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Author(s): Daniel Verreault, Valérie Létourneau, Louis Gendron, Daniel Massé, Carl A. Gagnon and Caroline Duchaine
Publication Date: July 30, 2010
Reference: Veterinary Microbiology Volume 141, Issues 3-4, 24 March 2010, Pages 224-230
Country: Canada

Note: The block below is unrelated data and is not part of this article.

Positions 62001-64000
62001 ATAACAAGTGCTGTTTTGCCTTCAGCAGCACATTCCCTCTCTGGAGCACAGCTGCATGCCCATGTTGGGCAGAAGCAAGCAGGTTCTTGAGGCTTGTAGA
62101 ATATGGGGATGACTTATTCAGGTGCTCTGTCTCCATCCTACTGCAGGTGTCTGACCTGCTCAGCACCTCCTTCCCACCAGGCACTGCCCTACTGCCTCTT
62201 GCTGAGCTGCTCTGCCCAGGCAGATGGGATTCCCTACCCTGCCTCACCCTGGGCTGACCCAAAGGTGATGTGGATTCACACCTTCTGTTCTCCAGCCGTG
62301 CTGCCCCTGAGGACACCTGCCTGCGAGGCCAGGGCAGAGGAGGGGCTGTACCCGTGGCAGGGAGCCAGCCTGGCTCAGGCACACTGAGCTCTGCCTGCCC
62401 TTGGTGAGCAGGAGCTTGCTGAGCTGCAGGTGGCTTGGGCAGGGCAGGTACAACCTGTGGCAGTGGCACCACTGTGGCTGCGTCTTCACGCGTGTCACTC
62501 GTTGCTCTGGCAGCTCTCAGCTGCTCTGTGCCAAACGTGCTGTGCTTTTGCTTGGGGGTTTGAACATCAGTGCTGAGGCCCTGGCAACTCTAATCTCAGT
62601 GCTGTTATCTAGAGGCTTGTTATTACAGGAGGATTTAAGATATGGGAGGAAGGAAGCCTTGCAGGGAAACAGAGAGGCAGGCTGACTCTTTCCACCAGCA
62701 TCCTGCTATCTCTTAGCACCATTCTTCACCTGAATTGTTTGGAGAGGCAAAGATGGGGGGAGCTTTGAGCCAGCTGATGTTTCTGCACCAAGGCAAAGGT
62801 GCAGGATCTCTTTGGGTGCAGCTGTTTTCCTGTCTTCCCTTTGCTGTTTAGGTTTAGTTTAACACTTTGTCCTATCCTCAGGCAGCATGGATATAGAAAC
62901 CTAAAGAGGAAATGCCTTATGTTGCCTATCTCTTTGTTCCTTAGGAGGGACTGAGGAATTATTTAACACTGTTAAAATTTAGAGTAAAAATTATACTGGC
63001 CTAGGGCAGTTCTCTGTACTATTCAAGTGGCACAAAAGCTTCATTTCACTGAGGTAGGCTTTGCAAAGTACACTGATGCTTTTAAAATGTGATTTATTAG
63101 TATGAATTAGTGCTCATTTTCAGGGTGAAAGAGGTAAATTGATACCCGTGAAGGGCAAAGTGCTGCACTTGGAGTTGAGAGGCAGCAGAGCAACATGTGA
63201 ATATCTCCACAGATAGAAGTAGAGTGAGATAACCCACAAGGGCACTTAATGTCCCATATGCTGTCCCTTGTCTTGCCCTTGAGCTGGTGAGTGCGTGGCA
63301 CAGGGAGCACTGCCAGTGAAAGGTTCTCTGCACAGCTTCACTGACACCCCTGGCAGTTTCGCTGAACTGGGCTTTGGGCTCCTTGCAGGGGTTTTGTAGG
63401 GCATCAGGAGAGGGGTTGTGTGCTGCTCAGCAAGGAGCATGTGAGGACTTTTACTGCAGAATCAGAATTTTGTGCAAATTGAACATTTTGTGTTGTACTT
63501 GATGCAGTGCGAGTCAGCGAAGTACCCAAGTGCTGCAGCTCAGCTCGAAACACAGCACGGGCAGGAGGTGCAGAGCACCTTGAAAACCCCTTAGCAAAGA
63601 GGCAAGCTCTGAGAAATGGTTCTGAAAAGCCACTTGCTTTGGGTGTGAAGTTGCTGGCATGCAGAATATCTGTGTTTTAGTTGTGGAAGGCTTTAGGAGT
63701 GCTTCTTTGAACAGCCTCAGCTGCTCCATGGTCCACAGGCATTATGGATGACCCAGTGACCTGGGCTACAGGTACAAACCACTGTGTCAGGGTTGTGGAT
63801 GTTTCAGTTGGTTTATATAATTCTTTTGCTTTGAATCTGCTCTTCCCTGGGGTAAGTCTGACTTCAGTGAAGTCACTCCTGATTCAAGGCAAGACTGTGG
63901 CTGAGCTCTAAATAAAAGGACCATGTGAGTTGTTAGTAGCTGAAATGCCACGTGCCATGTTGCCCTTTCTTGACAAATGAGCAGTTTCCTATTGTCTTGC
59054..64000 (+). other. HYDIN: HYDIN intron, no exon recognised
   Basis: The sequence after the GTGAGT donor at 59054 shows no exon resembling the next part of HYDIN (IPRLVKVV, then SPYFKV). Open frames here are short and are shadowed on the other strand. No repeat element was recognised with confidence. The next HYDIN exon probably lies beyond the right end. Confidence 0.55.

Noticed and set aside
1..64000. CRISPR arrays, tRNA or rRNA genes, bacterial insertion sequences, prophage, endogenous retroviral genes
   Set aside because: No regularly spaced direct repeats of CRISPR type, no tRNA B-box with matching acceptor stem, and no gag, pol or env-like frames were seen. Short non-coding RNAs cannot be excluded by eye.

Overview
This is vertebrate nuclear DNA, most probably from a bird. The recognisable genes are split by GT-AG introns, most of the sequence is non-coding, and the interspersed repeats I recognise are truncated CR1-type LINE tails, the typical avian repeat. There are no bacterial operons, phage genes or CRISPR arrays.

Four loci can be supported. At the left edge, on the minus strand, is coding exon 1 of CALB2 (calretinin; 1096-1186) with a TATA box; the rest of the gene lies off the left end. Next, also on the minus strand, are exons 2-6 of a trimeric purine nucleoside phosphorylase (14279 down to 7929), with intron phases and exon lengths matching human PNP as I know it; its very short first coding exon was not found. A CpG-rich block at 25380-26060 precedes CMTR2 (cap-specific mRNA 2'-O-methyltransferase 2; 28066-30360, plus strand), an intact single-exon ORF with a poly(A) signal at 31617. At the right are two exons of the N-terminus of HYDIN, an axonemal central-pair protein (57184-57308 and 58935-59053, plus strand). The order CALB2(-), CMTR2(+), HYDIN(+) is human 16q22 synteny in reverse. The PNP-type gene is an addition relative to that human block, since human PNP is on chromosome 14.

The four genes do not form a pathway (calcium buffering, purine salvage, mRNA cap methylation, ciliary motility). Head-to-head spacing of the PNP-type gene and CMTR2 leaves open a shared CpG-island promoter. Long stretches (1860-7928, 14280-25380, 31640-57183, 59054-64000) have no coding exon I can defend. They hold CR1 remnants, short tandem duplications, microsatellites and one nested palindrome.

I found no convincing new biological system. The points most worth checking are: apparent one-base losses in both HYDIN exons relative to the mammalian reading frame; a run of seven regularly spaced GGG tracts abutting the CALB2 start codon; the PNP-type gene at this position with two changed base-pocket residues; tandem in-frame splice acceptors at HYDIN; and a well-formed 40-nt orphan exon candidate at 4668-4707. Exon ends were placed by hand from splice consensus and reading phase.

Porcine circovirus type 2 has been linked to many diseases, such as postweaning multisystemic wasting syndrome and can be found in most commercial swine confinement buildings around the world. Although the exact role of the virus in the appearance of disease in animals is not fully understood, the mechanisms responsible for the transmission of the virus are currently believed to happen mostly by contact. Nevertheless, the possibility of airborne transmission cannot be rejected. This study investigated the presence of the virus, total bacteria and total dusts in aerosols. Air samples were taken with gelatin filters in swine confinement buildings and were analyzed by quantitative polymerase chain reaction. Interestingly, concentrations of airborne PCV2 of up to 107 genomes per cubic meter of air were detected. Airborne dust concentrations were correlated to airborne concentrations of PCV2 and total bacteria. Although the infectivity potential of the airborne viral loads were not evaluated, it is clear that the virus can become airborne in detectable concentrations in commercial swine confinement building environments. The significance of this finding in an epidemiological point of view will need further investigation.

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